Ontario Moves Schools To Online Learning, Bans Indoor Meals, Issues New COVID Capacity Restrictions

– The Ontario government has issued several new COVID-19 public health measures including moving schools online, closures, and capacity limits for businesses as the province struggles to contain the spread of Omicron.

TORONTO.- Students and staff will not return to in-person learning this week. Schools will switch to remote learning starting Wednesday for at least two weeks.

“All private and publicly funded schools will transition to remote learning from January 5 through at least January 17, subject to public health trends and operational considerations,” the government said.

However, the school buildings will be open for child care operations, including emergency child care, and for in-person instruction for students with special needs who cannot learn remotely.

The move comes as Ontario Medical Director of Health Dr. Kieran Moore, just days earlier on Thursday, said the students would return to the classroom after the break. He gave a two-day extension for schools and parents to prepare.

But starting Monday, Premier Doug Ford said students will not be in class and will begin 2022 by learning virtually.

Ford made the announcement along with Moore, Health Minister Christine Elliott, Finance Minister Peter Bethlenflavy, and Ontario Health CEO Matt Anderson.

Ontario implements more capacity limits and closures for businesses
Ford also issued several new measures and capacity limits for Ontario companies, beginning Wednesday, January 5 at 12:01 a.m. These measures will be in effect for at least 21 days (through January 26):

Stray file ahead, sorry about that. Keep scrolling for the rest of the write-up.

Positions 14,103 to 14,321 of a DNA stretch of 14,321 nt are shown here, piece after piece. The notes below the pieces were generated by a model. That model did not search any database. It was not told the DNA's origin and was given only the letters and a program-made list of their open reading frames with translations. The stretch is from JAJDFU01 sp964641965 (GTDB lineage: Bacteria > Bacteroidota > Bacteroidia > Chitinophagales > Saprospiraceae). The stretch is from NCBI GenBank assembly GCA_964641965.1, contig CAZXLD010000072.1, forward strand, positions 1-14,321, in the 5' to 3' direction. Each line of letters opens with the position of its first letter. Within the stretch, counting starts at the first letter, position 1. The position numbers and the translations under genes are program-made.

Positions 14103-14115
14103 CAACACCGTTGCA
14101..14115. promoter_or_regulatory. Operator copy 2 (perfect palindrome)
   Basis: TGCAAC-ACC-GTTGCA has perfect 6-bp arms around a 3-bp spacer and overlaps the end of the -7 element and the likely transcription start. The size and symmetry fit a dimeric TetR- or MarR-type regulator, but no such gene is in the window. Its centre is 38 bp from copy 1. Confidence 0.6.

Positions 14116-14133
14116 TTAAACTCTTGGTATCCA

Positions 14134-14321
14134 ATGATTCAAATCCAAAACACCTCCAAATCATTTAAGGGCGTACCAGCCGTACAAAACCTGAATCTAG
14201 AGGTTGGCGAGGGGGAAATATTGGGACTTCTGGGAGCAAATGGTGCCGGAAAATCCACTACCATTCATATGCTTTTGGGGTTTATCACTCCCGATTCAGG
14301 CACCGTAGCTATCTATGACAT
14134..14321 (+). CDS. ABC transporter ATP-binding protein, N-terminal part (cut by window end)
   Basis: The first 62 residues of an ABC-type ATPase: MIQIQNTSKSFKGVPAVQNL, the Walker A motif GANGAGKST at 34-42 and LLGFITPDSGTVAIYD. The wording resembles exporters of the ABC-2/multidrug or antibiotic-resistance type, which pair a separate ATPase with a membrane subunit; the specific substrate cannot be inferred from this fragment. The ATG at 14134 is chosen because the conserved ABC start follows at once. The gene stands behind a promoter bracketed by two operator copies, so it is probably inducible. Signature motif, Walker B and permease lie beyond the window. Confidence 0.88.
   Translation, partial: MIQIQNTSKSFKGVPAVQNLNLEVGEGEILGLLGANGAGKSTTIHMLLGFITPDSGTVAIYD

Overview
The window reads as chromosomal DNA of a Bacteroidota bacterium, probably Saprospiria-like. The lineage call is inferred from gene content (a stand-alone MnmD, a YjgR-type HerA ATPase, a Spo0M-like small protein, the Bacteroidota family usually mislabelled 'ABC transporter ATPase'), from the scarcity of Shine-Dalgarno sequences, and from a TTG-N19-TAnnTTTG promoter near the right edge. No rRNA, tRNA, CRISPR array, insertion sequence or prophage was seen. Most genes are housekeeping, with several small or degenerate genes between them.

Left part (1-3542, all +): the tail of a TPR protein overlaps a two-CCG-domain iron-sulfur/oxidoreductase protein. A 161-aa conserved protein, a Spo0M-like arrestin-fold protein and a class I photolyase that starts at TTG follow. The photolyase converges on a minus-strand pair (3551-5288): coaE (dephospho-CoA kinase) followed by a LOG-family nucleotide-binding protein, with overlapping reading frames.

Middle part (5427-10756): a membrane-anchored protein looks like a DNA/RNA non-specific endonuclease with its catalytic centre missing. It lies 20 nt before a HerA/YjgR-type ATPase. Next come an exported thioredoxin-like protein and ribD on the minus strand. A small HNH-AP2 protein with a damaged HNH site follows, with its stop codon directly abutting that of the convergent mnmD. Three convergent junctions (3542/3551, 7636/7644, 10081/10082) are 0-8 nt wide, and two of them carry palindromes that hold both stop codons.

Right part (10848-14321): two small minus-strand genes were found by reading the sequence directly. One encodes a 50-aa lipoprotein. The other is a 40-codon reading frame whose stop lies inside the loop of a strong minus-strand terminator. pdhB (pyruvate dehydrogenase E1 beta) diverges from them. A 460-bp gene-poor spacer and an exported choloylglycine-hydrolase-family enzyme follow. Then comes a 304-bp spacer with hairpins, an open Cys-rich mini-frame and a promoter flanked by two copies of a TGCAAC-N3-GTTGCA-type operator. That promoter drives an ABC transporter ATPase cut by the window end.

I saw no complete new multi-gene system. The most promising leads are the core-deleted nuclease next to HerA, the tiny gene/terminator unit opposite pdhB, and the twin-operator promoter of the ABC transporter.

There will be no more dining inside the restaurants.

Al fresco dining is permitted with restrictions, as well as take-out and drive-thru options.

The sale of alcohol will be restricted after 10 pm and consumption on the premises must end at 11 pm There are exceptions for delivery and take away food.

The gyms were ordered closed. This includes any indoor sports and recreational facilities with the exception of athletes training for the Olympic or Paralympic Games and other select athletes.

All retail establishments and public libraries will be limited to 50 percent of their capacity. The closure of food courts in shopping centers will be required.

Personal care services will be limited to 50 percent of capacity.

Indoor meetings and indoor public events will be limited to five people. Outdoor meetings will be restricted to 10 people.

Indoor weddings, funerals, and other religious services are limited to 50 percent of the capacity of the particular room. Outdoor services are limited to the number of people who can maintain two meters of physical distance.

The province orders the closure of: concert halls, theaters, cinemas, museums, galleries, zoos, scientific centers, monuments, historical sites, botanical gardens and similar attractions, amusement parks and water parks, tourist and guide services and fairs, rural zones. exhibitions, festivals, indoor horse racing tracks, car racing tracks and other similar venues.

Wherever possible, employers should require employees to work from home, unless the nature of their work requires them to be on-site.

The province is calling the new measures a “Modified Step Two of the Roadmap to Reopen,” a similar pattern seen in the spring / summer of 2021 when Ontario emerged from the third wave.

Ontario reissues directive for hospitals to pause all non-urgent surgeries and procedures
Also starting Wednesday, January 5, the province will restore hospitals to pause all non-emergency or non-emergency surgeries and procedures to preserve the health care system.

The government said the directive is due to the highly infectious Omicron variant that has infected Ontarians at a rate never seen before.

“They will hit us like a tsunami,” Ford said Monday. “I also said prepare for the impact because some people do not understand the volume that is going to affect us.”

Matt Anderson, CEO of Ontario Health, said that in a typical week would see between 8,000 and 10,000 of those surgeries that would be affected by this hiatus.

On Monday, Ontario reported 13,578 new cases with 16,714 on Sunday and a record 18,445 new cases. Hospitalizations and ICUs are on the rise as cases increase.

The province said that with such a rapid increase in cases, hospitalizations will also increase rapidly.